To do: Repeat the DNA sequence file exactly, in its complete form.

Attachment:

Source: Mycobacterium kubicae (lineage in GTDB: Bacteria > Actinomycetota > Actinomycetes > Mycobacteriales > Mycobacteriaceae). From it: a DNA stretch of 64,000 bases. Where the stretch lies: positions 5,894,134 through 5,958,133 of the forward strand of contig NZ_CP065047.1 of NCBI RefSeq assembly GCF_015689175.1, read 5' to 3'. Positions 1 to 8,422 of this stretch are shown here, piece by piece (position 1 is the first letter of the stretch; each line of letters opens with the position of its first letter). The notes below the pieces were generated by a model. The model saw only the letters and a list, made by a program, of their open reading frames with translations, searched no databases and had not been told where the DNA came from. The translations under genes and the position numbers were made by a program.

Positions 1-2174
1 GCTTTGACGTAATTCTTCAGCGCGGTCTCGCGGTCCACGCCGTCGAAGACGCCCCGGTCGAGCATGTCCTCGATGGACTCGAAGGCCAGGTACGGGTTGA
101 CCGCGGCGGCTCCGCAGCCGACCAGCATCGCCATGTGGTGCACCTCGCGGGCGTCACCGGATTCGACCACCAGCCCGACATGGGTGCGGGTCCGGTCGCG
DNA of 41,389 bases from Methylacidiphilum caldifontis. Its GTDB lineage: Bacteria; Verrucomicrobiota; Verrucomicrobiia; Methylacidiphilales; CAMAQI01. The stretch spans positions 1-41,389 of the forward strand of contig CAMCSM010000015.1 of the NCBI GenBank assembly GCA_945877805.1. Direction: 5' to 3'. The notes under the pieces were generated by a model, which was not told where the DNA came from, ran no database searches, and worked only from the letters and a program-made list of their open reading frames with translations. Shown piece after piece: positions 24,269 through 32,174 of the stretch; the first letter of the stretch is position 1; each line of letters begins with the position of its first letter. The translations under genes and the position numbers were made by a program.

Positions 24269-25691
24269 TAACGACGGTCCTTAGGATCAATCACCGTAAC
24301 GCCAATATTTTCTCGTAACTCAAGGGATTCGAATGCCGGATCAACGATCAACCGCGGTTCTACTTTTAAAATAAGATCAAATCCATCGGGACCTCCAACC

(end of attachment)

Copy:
Source: Mycobacterium kubicae (lineage in GTDB: Bacteria > Actinomycetota > Actinomycetes > Mycobacteriales > Mycobacteriaceae). From it: a DNA stretch of 64,000 bases. Where the stretch lies: positions 5,894,134 through 5,958,133 of the forward strand of contig NZ_CP065047.1 of NCBI RefSeq assembly GCF_015689175.1, read 5' to 3'. Positions 1 to 8,422 of this stretch are shown here, piece by piece (position 1 is the first letter of the stretch; each line of letters opens with the position of its first letter). The notes below the pieces were generated by a model. The model saw only the letters and a list, made by a program, of their open reading frames with translations, searched no databases and had not been told where the DNA came from. The translations under genes and the position numbers were made by a program.

Positions 1-2174
1 GCTTTGACGTAATTCTTCAGCGCGGTCTCGCGGTCCACGCCGTCGAAGACGCCCCGGTCGAGCATGTCCTCGATGGACTCGAAGGCCAGGTACGGGTTGA
101 CCGCGGCGGCTCCGCAGCCGACCAGCATCGCCATGTGGTGCACCTCGCGGGCGTCACCGGATTCGACCACCAGCCCGACATGGGTGCGGGTCCGGTCGCG
DNA of 41,389 bases from Methylacidiphilum caldifontis. Its GTDB lineage: Bacteria; Verrucomicrobiota; Verrucomicrobiia; Methylacidiphilales; CAMAQI01. The stretch spans positions 1-41,389 of the forward strand of contig CAMCSM010000015.1 of the NCBI GenBank assembly GCA_945877805.1. Direction: 5' to 3'. The notes under the pieces were generated by a model, which was not told where the DNA came from, ran no database searches, and worked only from the letters and a program-made list of their open reading frames with translations. Shown piece after piece: positions 24,269 through 32,174 of the stretch; the first letter of the stretch is position 1; each line of letters begins with the position of its first letter. The translations under genes and the position numbers were made by a program.

Positions 24269-25691
24269 TAACGACGGTCCTTAGGATCAATCACCGTAAC
24301 GCCAATATTTTCTCGTAACTCAAGGGATTCGAATGCCGGATCAACGATCAACCGCGGTTCTACTTTTAAAATAAGATCAAATCCATCGGGACCTCCAACC